I remember many years ago when my daughter and god-daughter were playing in her room just off the kitchen. The girls were about four at the time. My friend and I were in the kitchen making dinner and sharing a glass of wine when one of us looked over at the room and said, "It’s been a little too quiet in there”. We quietly approached the door and could hear the girls whispering and giggling. As we opened the door we were presented with a live Rembrandt. Both girls were stark naked and with their bodies as the canvas, had colored all over each other with colored markers. It was clear that the whole body was used, not just parts. To this day I still regret not grabbing the camera before I said, "Oops! Markers are for paper and you girls need a bath!” Karen and I had a good laugh, in part because we knew this was normal curiosity at this age (I had been through it with my son), because one of our favorite kid’s books was Purple, Green and Yellow by Robert Munsch, and also because the markers were washable!
A vast majority of the people I have interviewed or counseled during my career tell stories of being yelled at, humiliated or embarrassed when "caught” playing doctor with a same age neighbor, cousin, sibling or friend when they were five or six. Many other stories are told of ‘being caught’ when engaged in developmentally normal sexual curiosities and behaviors in childhood and adolescence. When this is coupled by an otherwise silent conversation about sexuality and an authoritarian or controlling parenting style, children deeply root shame and worthlessness within themselves.
In my research I have found that at least 90% of people raised in the U.S. have grown up in homes that were mostly silent, ignorant and often reactive about sexuality and sexual development. When kids do not feel safe to ask questions about their body and pleasure and do not feel safe to exhibit normal curiosities about their genitals and pleasure, they feel shame! Shame says, "Something must be wrong with me. Something must be wrong with who I am, not just what I do.”
We are born sexual. Yet childhood sexuality is as ignored and thus poorly understood as adult sexuality. Infant and childhood sexuality is about being playful and sensual and doing what feels good. Whether alone or with playmates, this is as natural a developmental phase for humans as learning to walk. Yet unlike stories of learning to walk, most people tell stories of being sexually shamed or otherwise injured by what is fundamentally a sexually reactive, ignorant and stunted society.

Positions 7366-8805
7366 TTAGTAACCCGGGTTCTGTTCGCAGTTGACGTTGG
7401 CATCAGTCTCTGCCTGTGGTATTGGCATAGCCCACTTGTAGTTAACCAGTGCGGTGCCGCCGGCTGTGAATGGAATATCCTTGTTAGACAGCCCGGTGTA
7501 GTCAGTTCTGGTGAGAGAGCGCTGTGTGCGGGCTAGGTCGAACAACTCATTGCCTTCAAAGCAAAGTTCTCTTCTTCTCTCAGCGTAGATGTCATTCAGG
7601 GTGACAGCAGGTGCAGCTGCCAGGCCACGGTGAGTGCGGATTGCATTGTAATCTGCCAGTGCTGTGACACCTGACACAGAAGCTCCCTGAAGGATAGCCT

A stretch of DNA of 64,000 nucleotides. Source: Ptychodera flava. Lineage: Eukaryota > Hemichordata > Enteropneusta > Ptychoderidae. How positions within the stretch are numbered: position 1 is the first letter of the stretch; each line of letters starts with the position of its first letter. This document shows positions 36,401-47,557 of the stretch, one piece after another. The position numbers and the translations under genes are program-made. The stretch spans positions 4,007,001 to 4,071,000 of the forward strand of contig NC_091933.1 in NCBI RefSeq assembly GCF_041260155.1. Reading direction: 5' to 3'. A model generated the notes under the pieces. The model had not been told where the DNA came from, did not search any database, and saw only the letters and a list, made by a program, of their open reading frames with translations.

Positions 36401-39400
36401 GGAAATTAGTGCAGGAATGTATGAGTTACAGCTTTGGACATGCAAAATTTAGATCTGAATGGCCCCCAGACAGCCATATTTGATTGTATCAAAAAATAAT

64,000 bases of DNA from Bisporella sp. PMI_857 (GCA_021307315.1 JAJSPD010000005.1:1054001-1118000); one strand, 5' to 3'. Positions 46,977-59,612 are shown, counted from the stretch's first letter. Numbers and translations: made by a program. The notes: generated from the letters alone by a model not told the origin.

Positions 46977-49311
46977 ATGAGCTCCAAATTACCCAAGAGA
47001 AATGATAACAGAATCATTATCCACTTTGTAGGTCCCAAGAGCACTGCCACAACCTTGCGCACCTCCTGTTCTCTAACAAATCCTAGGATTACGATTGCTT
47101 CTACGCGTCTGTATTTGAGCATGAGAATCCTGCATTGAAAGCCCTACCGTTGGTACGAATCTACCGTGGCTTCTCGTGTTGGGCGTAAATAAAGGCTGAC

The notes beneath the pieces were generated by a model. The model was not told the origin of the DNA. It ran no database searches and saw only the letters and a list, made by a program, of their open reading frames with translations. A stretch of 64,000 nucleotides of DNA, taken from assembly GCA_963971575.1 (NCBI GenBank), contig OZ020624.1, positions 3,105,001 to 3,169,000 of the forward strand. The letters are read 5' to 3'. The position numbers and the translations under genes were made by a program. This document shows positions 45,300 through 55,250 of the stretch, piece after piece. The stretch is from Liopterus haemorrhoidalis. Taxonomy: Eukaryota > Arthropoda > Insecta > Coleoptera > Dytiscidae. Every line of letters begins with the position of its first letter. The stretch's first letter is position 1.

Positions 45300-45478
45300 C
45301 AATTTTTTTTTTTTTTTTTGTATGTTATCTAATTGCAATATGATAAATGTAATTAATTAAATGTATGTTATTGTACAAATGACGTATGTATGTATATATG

The One Thing I Tell Young Parents
The most important thing young parents can do to help their child to develop a secure sense of sexual health, beyond the obvious factors of safety and protection, is to understand the developmental tasks of their child, including their sexual, sensual, and physical curiosities. This requires preparing for their curiosities and in-opportune comments (like walking in on you having sex, putting their hands down their pants in the grocery store or peeing on the church lawn). Being prepared buys you time to decide how to respond to such an event, instead of react. This also includes the ongoing plan to have one hundred, one minute conversations about sexuality, bodies, relationships and gender along the way … NOT ONE, ONE-HUNDRED MINUTE (PAINFUL) CONVERSATION!
Think of the life education conversation (which includes sexuality) as a conversation that happens at least weekly. Look for opportunities to frequently say a little something. This is why you want to be one step ahead of them developmentally and aware of what is coming next! The more often you talk about the normalcy of sexuality and intimacy in the human condition, the easier it becomes for everyone! Research shows that parents who do this, not only help to assure their child a healthy sense of self, but kids who grow up with ongoing sexual health conversations with their parents describe themselves as closer to their parents overall!
The Four Things I Tell Adults to Grow Healthy Sexual-Esteem and Sexual Intelligence